K9's in Training for Scottsdale Medical Center Officer Steven Palacios
with K9 Aran and Officer Allen Kuhn with K9 Mates.
SPECIAL THANK YOU TO ALL FOR PUTTING TOGETHER THE EVENTS!!!
OFFICER JIM SULLIVAN WITH BLAK AND OFFICER TIM MURPHY WITH CANTO,
AND HANS TAKING A BREAK AFTER A WORK OUT AND GRADUATION DAY.
OFFICER JIM SULLIVAN AND BLAK, AND OFFICER TIM MURPHY AND CANTO
ARE THE WORKING TEAMS AT SCOTTSDALE MEDICAL CENTER IN AZ NOW.
A SPECIAL THANK YOU TO RICK WHALEN AND OTHER STAFF MEMBERS FOR
MAKING ALL THE EVENTS POSSIBLE ON 11/29/00 AT SCOTTSDALE MEDICAL CENTER IN AZ.
THE WORKOUT WITH OFFICER TIM AND CANTO SHOWS PROTECTION AND
OBEDIENCE AND CANTO'S ABILITY TO BE FRIENDLY AFTERWARDS WITH KIDS.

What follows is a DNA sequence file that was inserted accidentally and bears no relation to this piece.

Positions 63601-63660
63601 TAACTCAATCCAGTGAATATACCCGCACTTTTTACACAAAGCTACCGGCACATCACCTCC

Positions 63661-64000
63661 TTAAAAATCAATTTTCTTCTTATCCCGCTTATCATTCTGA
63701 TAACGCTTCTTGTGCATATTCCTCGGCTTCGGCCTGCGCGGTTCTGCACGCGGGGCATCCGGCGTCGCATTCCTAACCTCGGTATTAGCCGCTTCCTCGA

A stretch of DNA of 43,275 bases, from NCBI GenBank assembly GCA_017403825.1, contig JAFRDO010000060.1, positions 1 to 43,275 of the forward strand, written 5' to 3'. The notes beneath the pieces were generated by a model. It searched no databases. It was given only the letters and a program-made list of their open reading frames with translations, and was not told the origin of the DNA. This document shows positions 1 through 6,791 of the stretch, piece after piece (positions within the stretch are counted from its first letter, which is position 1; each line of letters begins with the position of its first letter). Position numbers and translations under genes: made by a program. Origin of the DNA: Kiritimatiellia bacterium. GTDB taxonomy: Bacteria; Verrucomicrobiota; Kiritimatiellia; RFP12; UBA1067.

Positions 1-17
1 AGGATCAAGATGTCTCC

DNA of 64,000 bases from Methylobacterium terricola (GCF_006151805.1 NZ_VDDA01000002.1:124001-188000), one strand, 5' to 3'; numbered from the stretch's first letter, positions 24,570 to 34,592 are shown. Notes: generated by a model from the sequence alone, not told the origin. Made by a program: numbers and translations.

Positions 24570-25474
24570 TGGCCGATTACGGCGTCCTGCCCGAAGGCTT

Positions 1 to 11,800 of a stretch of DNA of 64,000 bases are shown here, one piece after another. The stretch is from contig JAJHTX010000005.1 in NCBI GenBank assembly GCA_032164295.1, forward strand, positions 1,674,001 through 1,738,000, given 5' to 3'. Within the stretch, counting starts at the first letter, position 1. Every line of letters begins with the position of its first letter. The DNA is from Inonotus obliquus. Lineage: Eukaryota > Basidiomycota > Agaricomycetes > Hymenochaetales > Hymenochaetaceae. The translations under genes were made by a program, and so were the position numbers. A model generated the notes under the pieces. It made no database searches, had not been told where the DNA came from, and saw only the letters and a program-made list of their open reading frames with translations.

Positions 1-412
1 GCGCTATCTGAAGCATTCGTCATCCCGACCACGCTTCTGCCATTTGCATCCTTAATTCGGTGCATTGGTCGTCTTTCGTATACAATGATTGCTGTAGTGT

K-9 Blak-u, as many others was provided by AlpineK9.com. But Blak was special dog. He was originally Hans' personal dog. AlpineK9 started hospital program in Scottsdale Health Care Hospital and in other hospitals many years ago and still provides dogs to Hospitals and other law enforcement agencies. Hospital says goodbye to retiring security dog Kate NolanThe Arizona Republic Mar. 11, 2008 12:35 PM Blaku is as equipped to nuzzle your face as rip off your arm, depending on which order his handler Jim Sullivan gives. Last week, Sullivan let the 11-year old Germanshepherd follow his heart, which fortunately led to anorgy of dog-nuzzling at Scottsdale Healthcare Osborn,while Blaku made final patrols of the400,000-square-foot Scottsdale hospital. On Friday, the Czech-born shepherd retired from the hospital, after almost eight years on its security team. As the two wandered through the emergency department one day last week, Sullivan, 41, said something in Czech that sounded like: "Sezs. Krzjechniklik," and Blaku calmly sat down. Every time he'd say it anywhere in the hospital, the dog would obey and, in turn, hospital staff would crumple to the floor, wipe away their tears and hug the 95-pound K-9 star. On Tuesday, the emergency department threw him a farewell party. Blake's departure is such a blow, the hospital is throwing another party tomorrow for the entire staff to honor Blaku. Blaku was one of the hospital's first two security dogs; the other, Canto, retired three years ago. Almost eight years ago, Sullivan picked up Blaku for the first time, and the duo have worked and lived together ever since, Sullivan commanding Blaku in 21different Czech terms, and Blaku sleeping in a largecrate in bachelor Sullivan's Mesa bedroom. Blaku snores, said Sullivan. The hospital also employs a dog who takes commands in German and another in Mandarin Chinese. Sullivan said Blaku has been an ideal security dog. He knows how to sober up drunken emergency room patients with a wolfish growl but has never had to bite anyone. One bad guy hiding in a hospital building got out fast when Blaku was sent in on a search detail. He won fifth place one year in the "building search" event at the annual "Desert Dog" K-9 security dog competitionin Scottsdale. Blaku has a special affection for an emergency nurse named Patty Root. Anyone who touches her needs Blaku's OK, Sullivan said. When they made the rounds last week, the love poureddown. "Bye honey, I'm gonna miss you," said registrationassistant Lena Styles, embracing him, choke collar and all. Suzette Herrington, a clinical nurse educator, stooped down and cradled Blaku's head in her arms. "Mama's gonna miss you. I'll give you my address so you can come see me," she told him. Blaku stood there stone-faced like Clint Eastwood. Sullivan said Herrington is one of the dog's favorite humans. Next, Blaku called on a patient. It's hard to believe, but a patient once told Sullivan: "You get that dog out of here or I'll bite you." Jake Urschel, 76, wanted to talk with Blaku. The Scottsdale man was in the hospital having radiation treatments, and needed some fun. "Ah, he's nice. I've had dogs all my life. This is normal for me," said Urschel, as Blaku planted his paws on the mattress a few inches from Urschel. Jake's wife, Boots, was worried about Blaku's future. "Retirement isn't really much fun. You miss all thepeople and activity," Boots told him. But the farewell was inevitable. "He's slowing down a bit. We want him to have a life outside the hospital," Sullivan said. So last Saturday, Sullivan and Blaku came home from their regular night shift at the hospital, gathered Blaku's rubber toy collection and headed for Sullivan's brother's home nearby. Blaku is now settled into a family with two kids, who have known him for years. Sullivan plans to take him out weekly. "Blaku's a family member. When I'm sick, he's there for me. He's almost like my mate," he said. "But it hasn't hit me yet," said Sullivan, his voice choking,shortly before Blaku's departure. Saturday afternoon Sullivan was to pick up a newservice companion.